On Thursday, a Melbourne-based artist drove to the Hazelwood open cut mine to collect his material of choice for his latest sculptures and drawings – a carload of brown coal.
For Hartmut Veit, coal is not only a power-generating fossil fuel, but capable of capturing the stories of the Morwell community in the wake of the February mine fire.
“I’m trying to find a certain beauty in it too and pushing the material to what it can also do, rather than just seeing it as something that you dig up and burn,” Mr Veit said.
In the ‘Vibrant Matter’ community recovery project, to be launched this Thursday at Latrobe Regional Gallery, Mr Veit will use coal to create life portraits and abstracted sculptures of those affected by the disaster.
A broad spectrum of the community including firefighters, families, the elderly and working professionals will be interviewed as part of the work, and their voices and stories recorded to share their experience of the blaze.
“The first goal is to work with the community and facilitate a sense of healing and see how the community, five, six months down the track feels after what’s happened with the fire,” Mr Veit said.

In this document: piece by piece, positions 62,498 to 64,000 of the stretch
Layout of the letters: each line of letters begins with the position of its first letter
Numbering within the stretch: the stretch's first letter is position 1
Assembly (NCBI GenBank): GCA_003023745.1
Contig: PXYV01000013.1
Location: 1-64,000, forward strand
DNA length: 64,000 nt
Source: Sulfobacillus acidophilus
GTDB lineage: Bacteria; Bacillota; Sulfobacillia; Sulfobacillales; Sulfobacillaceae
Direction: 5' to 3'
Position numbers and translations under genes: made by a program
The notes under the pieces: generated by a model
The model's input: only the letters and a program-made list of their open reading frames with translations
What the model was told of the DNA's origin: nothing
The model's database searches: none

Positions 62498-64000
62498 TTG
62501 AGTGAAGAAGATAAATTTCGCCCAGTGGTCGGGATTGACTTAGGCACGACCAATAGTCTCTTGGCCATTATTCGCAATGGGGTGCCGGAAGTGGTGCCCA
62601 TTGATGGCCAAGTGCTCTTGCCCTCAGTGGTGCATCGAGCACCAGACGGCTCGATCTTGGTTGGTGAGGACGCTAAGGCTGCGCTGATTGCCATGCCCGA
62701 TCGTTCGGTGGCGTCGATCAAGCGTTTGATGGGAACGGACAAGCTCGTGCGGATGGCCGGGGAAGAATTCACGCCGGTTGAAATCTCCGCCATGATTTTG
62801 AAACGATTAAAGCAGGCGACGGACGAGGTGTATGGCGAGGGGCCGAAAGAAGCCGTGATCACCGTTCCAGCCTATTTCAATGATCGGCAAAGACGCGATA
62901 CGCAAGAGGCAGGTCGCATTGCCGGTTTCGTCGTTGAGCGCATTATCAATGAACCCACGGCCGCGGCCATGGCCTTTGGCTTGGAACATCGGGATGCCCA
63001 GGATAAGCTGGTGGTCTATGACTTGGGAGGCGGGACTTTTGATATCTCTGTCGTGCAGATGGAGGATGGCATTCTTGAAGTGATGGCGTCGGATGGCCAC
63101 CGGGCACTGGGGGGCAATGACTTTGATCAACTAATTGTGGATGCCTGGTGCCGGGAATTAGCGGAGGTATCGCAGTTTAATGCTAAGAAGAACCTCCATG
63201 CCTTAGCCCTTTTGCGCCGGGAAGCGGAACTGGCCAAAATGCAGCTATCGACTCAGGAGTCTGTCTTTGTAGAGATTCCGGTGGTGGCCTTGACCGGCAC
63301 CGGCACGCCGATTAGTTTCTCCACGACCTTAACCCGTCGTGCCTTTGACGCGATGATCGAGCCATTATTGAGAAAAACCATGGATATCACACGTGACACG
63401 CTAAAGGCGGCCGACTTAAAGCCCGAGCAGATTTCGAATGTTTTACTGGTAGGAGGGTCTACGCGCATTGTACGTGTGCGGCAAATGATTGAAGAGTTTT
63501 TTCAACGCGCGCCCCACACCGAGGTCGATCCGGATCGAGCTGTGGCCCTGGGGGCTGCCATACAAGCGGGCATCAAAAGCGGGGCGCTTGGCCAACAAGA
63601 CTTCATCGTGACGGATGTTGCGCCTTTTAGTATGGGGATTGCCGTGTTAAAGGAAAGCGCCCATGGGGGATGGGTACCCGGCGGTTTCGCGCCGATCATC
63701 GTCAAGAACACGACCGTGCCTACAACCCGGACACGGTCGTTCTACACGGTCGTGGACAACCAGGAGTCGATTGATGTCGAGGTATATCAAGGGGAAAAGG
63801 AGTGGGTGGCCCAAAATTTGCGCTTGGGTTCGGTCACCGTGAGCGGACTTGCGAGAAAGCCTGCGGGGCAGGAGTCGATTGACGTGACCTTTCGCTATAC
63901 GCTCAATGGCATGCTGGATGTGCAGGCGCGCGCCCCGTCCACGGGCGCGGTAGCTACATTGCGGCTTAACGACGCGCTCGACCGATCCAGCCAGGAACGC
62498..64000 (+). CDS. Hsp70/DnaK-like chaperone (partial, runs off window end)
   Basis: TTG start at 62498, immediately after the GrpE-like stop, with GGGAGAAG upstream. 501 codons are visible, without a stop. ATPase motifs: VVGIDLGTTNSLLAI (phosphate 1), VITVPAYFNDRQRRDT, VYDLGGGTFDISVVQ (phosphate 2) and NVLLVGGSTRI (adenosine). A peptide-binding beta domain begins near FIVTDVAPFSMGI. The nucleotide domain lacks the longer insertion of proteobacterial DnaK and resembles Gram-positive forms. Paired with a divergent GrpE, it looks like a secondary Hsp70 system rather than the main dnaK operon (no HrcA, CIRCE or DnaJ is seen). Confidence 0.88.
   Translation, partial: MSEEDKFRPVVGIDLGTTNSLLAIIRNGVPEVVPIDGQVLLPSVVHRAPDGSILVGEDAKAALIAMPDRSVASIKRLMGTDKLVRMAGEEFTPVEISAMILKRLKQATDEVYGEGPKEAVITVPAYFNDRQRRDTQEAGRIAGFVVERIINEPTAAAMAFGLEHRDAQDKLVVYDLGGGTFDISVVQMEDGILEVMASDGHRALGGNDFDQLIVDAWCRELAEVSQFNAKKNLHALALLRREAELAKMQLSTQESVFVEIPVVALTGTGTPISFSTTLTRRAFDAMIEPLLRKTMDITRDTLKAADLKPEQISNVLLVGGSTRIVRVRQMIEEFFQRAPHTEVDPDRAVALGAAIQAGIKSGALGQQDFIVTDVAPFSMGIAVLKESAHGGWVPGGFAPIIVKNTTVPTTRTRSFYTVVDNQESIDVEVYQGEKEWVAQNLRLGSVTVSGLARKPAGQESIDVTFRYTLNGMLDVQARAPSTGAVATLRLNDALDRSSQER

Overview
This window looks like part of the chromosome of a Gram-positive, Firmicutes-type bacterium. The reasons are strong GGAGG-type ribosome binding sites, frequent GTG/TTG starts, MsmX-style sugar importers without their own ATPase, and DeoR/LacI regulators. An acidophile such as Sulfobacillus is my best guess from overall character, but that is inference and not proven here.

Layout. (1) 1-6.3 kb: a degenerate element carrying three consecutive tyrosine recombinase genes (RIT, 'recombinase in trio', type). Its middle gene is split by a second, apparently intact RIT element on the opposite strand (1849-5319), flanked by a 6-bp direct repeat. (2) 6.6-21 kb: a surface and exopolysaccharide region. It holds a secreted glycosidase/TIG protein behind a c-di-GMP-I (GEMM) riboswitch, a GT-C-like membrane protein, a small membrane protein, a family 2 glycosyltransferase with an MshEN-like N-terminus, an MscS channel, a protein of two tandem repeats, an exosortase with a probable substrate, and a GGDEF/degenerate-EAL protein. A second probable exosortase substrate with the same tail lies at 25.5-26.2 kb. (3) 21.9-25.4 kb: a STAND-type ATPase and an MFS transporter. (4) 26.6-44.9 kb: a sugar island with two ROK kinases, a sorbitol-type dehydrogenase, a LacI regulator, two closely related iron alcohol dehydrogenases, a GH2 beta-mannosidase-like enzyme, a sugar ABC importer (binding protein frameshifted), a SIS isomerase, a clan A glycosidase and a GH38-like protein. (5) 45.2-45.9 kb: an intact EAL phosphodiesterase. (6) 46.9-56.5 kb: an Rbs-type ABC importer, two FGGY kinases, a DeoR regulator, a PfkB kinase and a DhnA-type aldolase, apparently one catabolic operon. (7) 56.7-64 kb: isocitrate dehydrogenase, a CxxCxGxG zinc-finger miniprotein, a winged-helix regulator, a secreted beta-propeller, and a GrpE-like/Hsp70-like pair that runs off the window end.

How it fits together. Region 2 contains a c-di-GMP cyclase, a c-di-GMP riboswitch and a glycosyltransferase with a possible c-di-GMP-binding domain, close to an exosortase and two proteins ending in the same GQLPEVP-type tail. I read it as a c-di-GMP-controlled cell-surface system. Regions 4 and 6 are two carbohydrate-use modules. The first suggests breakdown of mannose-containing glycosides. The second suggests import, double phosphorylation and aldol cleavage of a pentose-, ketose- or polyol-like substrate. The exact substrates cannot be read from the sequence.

Not foreign to the Latrobe Valley, Mr Veit received his Master’s degree in Visual Art at the Gippsland Centre for Art and Design, now part of Federation University.
The artist has also been in consultation with clinical psychologist, Rob Gordon who specializes in working with people affected by emergencies and disasters.
Mr Veit said people affected by disasters often didn’t have the language to deal with it.
“Through art, people start exploring something that they might otherwise stay away from. They can start developing the language around it, to better understand what’s actually happening’,” Mr Veit said.
However, he stressed the project was not a therapy session and hopes to capture the lingering issues that remain in peoples’ systems following the events.
“I hope what will come out is that people live in this community for different reasons and they see value in living here.
“It’s often forgotten when you go through a traumatic time – the good things.”
A free public information launch will be held on Thursday from 6pm to 7pm at the Community Information and Recovery Centre.
Free group workshops and individual sessions will be held on Wednesday, 13, 20 and 27 August and 3 and 10 September from 10am to 3pm.
Expressions of interests close today and can be made by phoning 5128 5700.